I like middle school kids. Some people find them larval, loud, mercurial, incomprehensible. Sometimes they are all those things; we all were, once. But an impassioned middle school student with fierce opinions and his/her own unique way of expressing those opinions – about writing, taste in music, taste in candy, taste (or lack thereof) in clothes, how many hours per day a person ought to spend online, etc etc etc etc. – oh, I love that. To spend an entire day talking with that middle schooler and his/her comrades, learning from them, without having to bow to the clock, a schedule, the curriculum, someone else’s idea of what needs to be accomplished on a school visit … that would be perfect.
Rabbit hole Sunday, Jan 24 2010
This week has apparently disappeared down the rabbit-hole of Under the Poppy revisions, though I did pop in to a convention last night, where Christian Klaver and I talked briefly but intensely about work, work habits, what we’re reading, what we’re writing, so that counts as working too, doesn’t it? True, we had fun, but then work is supposed to be play. Remember, the Operative Word is in effect for all of 2010, at least . . . Actually, if I’m not having any fun with a book, a story, an essay. that’s the first, worst sign: This Is Not Good. If the writer’s not enjoying it, why in the world would anyone else?
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Blog on! Monday, Jan 18 2010
The smell of the paint, or revisioning Sunday, Jan 17 2010
I’m busily working on revisions for Under the Poppy like a cross between a silkworm and a burrowing owl, using editorial notes as my head lamp (hello, Kelly!) and instinct for my engine. This is a limbic stage . . . One of the things I enjoy about getting together with other writers, as I did too briefly at Seton Hill, is asking them about their process, how do you make the trip from A to A prime, then to Z, do you like to revise or hate it, what puts rocket fuel in your tank? It’s universally individual, and endlessly interesting, this process of making, and if it isn’t, why in the world would you do it? The great Annie Dillard tells this story:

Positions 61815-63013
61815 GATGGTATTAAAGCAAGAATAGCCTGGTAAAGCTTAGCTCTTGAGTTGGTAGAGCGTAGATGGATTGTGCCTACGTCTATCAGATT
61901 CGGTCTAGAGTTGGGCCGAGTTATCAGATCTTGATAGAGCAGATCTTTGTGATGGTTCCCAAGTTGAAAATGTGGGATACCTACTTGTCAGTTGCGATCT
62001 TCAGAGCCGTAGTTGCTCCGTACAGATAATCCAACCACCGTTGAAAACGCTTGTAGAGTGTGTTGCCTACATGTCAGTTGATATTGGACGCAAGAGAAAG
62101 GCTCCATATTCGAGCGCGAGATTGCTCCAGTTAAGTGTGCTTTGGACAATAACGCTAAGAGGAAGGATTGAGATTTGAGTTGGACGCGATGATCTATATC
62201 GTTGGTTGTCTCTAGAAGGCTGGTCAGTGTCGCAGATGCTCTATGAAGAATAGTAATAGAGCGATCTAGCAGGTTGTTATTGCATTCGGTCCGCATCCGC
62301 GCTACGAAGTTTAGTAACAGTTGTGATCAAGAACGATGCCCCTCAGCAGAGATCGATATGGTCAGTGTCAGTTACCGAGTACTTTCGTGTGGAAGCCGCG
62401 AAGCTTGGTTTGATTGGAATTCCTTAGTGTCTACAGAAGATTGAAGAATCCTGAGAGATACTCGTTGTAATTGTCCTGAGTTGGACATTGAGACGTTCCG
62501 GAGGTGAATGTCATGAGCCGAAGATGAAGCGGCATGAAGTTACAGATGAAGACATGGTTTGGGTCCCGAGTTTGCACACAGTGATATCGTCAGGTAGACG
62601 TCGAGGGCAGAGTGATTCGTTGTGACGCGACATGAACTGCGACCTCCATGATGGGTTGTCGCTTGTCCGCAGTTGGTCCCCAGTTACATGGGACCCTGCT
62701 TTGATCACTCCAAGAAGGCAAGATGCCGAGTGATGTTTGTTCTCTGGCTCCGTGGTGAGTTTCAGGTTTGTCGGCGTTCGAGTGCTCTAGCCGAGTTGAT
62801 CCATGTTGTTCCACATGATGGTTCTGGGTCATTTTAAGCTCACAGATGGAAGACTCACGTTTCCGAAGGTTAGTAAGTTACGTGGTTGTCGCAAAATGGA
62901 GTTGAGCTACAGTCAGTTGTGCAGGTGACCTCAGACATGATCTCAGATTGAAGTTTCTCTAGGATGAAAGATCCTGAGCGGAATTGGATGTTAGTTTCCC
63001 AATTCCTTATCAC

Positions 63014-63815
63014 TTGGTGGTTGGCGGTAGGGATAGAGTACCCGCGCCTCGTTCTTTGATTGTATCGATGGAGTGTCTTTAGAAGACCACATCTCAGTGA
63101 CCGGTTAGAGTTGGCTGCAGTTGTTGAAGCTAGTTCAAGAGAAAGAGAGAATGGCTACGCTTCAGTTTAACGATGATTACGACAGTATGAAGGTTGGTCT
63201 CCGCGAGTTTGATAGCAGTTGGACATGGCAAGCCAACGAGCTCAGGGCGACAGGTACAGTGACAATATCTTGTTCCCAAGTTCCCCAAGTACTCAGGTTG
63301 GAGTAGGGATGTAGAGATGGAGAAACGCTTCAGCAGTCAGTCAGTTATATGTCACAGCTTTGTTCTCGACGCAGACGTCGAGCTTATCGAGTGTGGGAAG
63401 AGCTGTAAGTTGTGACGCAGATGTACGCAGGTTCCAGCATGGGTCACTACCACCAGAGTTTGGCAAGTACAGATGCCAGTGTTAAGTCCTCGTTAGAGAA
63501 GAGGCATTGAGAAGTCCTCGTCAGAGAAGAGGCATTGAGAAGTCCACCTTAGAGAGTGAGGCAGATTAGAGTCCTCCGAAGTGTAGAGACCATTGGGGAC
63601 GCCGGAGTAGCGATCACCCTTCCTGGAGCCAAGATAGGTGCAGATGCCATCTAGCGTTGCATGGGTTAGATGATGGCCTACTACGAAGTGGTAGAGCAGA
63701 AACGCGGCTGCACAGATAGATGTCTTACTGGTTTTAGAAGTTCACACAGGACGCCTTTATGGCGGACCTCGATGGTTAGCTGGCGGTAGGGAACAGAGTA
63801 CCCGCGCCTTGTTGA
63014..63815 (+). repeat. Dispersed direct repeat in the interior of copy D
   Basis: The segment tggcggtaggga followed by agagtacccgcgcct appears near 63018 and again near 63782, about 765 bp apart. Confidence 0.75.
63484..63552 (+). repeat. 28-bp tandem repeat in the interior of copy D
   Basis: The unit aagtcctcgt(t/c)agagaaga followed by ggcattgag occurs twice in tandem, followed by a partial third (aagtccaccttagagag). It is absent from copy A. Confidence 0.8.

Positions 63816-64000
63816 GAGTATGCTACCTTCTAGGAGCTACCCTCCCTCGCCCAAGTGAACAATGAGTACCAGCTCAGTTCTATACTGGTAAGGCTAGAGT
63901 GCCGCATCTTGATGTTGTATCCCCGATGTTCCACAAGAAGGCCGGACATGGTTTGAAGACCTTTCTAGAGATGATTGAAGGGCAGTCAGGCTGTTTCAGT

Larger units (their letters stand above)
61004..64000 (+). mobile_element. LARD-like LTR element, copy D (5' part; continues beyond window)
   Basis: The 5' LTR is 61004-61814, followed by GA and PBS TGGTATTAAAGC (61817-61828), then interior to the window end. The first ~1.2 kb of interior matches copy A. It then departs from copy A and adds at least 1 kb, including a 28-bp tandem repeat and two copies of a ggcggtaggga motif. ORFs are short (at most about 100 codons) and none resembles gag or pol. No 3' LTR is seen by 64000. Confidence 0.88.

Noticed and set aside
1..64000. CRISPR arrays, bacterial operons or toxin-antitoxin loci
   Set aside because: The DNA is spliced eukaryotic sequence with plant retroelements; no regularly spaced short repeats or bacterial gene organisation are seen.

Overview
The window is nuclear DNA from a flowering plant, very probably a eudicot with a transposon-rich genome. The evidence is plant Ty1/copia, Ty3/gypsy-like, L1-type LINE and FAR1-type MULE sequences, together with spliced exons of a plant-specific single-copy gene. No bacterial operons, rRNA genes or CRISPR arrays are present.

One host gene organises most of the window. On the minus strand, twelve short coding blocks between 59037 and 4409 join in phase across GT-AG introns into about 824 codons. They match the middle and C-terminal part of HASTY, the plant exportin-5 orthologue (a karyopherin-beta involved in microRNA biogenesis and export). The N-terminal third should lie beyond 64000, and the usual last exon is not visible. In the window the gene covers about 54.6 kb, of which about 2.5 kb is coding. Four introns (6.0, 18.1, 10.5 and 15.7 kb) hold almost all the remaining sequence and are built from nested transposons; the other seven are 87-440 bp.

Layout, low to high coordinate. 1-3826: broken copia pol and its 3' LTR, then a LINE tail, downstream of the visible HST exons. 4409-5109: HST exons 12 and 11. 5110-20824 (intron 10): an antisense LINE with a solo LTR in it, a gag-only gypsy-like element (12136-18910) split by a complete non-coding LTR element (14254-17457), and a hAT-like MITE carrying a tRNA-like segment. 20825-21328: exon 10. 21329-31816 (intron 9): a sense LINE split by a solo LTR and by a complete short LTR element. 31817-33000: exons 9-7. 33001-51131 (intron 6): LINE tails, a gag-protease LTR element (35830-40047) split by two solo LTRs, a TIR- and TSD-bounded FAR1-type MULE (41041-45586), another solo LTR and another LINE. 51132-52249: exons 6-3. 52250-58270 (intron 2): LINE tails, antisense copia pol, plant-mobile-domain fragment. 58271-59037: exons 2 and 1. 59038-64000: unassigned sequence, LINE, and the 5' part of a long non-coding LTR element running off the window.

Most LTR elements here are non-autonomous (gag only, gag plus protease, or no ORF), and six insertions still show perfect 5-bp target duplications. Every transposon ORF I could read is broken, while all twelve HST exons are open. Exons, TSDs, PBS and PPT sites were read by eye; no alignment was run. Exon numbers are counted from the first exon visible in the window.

A well-known writer got collared by a university student who asked, ”Do you think I could be a writer?”
”Well,” the writer said, ”I don’t know. . . . Do you like sentences?”
The writer could see the student’s amazement. Sentences? Do I like sentences? I am 20 years old and do I like sentences? If he had liked sentences, of course, he could begin, like a joyful painter I knew. I asked him how he came to be a painter. He said, ”I liked the smell of the paint.”
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The snow, the Hershey’s Miniatures Tuesday, Jan 12 2010
…and the words: miles, piles, huge drifts of writing, of talking about writing, of question and answer and reverie and plan: it was a very busy residency weekend at Seton Hill. Plus the cold dazzle of the snow, the campus architecture, and the break room … And I believe that’s inspiration, coming in through the window. (PS, my mentees – Mary, Kari, John, and Michelle – are awesome.)
Residency Road Friday, Jan 8 2010
Off tomorrow to the residency weekend at Seton Hill – eager to meet my students (future YA mainstays all). Remember the Operative Word (there will be a quiz), and get ready to start your pencils, one … two … three … GO.
[Photo: Diane Cheklich. Pen: DC. Ring: Milieu. Hand: KK.]
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The operative word Tuesday, Jan 5 2010
Writing 12:45 pm
You know those end-of-the-year word lists that tell you “defriend” or “teabag” is, like, the Annual Word to Be Shunned? Well, here’s my shortlist for the beginning of this year, let’s call it the Word to Not Defriend (or teabag either, come to think of it). Let’s call it the Operative Word for 2010, and let’s go out there and have some, people.
How did you know, Mr. Bezos?! Sunday, Jan 3 2010
Books 12:37 pm
Amazon.com: Recommended for You, or, in this case, me, the following tomes:
Quiet Bunny, by Lisa McCue
Rimbaud: The Double Life of a Rebel, by Edmund White
Field Experience: A Guide to Reflective Teaching (7th Edition),
by George J. Posner
American Moderns: Bohemian New York and the Creation of a New Century, by Christine Stansell
Naked Lunch, by William Burroughs
I’ve already got the Burroughs and the White, but bunnies and bohemians are fields of great interest to me, and I’m heading to Seton Hill next week, so the reflective teaching one….Some soulless program’s got me pegged, yo.
Sidebar: with a gift certificate in hand at Brooklyn’s fun Word, I spent it on Edmund White’s Hotel de Dream and Baby Farm Animals, a Little Golden Book. And the gift-giver, shopping with me, smiled in amusement and said, “As soon as I saw that Little Golden Books carousel …” So he knows me pretty well, too.
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